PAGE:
Will Online Learning Replace In-Person Teaching?

I wrote a science fiction novel called Motherless Child which takes place fifty years from now.  In it, all American students are taught online in huge online classrooms.  Given the impact of the Coronavirus on American life, is that a likely scenario for our future? 

This last month I and my teachers at the Grant Park Academy of the Arts had to move our in-person music lessons completely online.  Like many people, we began teaching via Zoom.  I suspect from now on we’ll always have to offer some kind of online teaching. 

In this blog, I’d like to come at the question from a couple of different angles.  The first has to do with our ability to learn a new language. 

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In addition to teaching music, I’ve also been teaching English to Chinese students online.  That’s changed the way I answer the question.  While certifying for a new level of teaching, I ran across this amazing little video

In it, the lecturer tells us that babies between the ages of 6-8 months are categorizing every sound they hear from their primary caregivers (usually Mom).  They’re looking for the sounds they will need most in their primary language, so English babies do not end up prioritizing sounds that Chinese babies need in order to speak Mandarin.  By 10-12 months, if they haven’t been listening to a lot of these sounds, they substantially lose the ability to distinguish those sounds that they won’t need in their primary language. 

But the researcher found that if you take an English baby and you have a Chinese speaker read to them only in Chinese for just 12 sessions during that 6-8 month-old period, then by 10-12 months that English baby will be able to distinguish Chinese sounds that most adults can’t piece apart.  In fact, they’ll be able to do it as well as a Chinese baby that heard those sounds from birth.  But that’s not the coolest part.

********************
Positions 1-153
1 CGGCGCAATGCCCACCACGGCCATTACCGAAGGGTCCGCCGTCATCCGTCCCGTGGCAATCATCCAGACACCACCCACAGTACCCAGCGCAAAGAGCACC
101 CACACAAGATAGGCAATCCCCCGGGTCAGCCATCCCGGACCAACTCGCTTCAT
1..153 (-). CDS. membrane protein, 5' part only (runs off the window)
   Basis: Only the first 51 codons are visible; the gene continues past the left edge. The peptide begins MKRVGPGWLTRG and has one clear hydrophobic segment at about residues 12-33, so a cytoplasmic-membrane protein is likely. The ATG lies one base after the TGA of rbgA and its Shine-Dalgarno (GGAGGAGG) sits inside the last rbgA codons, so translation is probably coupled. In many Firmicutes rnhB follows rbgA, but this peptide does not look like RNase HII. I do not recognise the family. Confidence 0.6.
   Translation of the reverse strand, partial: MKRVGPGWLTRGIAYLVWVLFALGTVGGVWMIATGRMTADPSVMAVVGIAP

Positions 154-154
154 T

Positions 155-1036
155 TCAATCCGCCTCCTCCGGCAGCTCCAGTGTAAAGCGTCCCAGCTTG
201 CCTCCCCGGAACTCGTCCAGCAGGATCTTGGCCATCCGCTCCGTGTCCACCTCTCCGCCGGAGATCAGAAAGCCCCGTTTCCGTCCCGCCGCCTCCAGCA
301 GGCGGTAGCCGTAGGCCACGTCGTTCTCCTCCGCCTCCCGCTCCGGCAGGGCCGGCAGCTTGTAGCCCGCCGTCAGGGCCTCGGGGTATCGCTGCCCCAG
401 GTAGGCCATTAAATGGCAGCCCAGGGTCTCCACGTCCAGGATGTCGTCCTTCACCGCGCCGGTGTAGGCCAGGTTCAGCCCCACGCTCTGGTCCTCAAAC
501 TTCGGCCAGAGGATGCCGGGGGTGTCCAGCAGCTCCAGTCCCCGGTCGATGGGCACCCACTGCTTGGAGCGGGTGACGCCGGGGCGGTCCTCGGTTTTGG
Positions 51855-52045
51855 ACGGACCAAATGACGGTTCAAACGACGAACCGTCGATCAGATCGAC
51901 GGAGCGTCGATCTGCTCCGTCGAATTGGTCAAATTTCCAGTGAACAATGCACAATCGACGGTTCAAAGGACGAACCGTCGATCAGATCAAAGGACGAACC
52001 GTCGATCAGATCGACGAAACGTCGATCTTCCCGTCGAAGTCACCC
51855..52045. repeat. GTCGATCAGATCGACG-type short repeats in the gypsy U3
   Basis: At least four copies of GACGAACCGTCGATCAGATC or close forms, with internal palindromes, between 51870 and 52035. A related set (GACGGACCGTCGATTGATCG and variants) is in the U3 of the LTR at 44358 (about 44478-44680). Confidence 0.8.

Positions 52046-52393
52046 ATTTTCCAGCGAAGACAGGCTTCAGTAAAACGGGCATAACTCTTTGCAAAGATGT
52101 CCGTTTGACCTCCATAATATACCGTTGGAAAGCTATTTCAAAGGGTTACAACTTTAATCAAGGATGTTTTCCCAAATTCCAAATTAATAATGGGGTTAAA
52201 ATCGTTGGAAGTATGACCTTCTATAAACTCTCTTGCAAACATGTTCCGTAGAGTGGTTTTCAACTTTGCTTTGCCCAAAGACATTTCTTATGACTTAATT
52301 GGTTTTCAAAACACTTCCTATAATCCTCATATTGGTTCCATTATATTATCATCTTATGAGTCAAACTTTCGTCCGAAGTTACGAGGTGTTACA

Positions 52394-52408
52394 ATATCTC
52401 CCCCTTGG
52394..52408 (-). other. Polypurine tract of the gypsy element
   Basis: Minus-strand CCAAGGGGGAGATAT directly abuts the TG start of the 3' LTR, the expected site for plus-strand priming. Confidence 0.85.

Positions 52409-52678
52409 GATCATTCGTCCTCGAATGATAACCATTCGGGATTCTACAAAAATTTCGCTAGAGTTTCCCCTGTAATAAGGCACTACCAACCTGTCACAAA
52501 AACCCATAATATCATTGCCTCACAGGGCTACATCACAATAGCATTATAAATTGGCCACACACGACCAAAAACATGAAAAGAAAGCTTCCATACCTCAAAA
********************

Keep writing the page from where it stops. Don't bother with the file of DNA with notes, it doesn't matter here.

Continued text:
They did some variations, one where the Chinese speaker was just on a TV, or only on headphones.  They found that the English baby did not acquire the sounds this time.  It only worked if the Chinese speaker was there in person! 

I have never been able to speak a second language.  I always found this odd, because I love the study of language.  I could never understand why I wasn’t able to teach myself to speak Spanish, German or Italian. 

I spent two years studying Italian.  I worked thousands of flash-cards, worked through the complete workbook on grammar, and listened to hundreds of hours of interactive audio.  At the end of all of that, I never learned to speak Italian, not even a little bit. 

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A few months ago I wrote a blog about what I’ve learned about the impact of the mother-baby interactions on a child’s development and sense of self.  I posited that my mother, for many reasons, did not interact with me sufficiently in a motherly way, and I could infer the results from the kind of difficulties I experience as an adult.  Now I am beginning to wonder if there was an impact on my ability to learn certain things as well. 

Let’s assume that my mother did not interact with me sufficiently during that critical 6-8 month period.  If that were true, it might have had some impact on my ability to learn and speak English.  Of course, I am a good public speaker, and as a writer I use the English language extremely well. 

If I’m really good at speaking and writing my native tongue, I should be able to apply those same skills to another language, shouldn’t I?  The fact that I can’t suggests to me that, perhaps, the way I learned English was a little different than a child whose mother was fully present.  What if I learned to speak a little later, and was forced to rely on different kinds of thinking?  What if my English acquisition was more deliberate, more intellectual and less visceral?  That might have interesting consequences. 

Because I did not receive that nurturance-type of learning, I might have never learned how to receive it.  I might have gone through the world unable to enter into an immersive teaching relationship that is necessary for the learning of certain things.  In other words, in some ways I might not know how to be taught!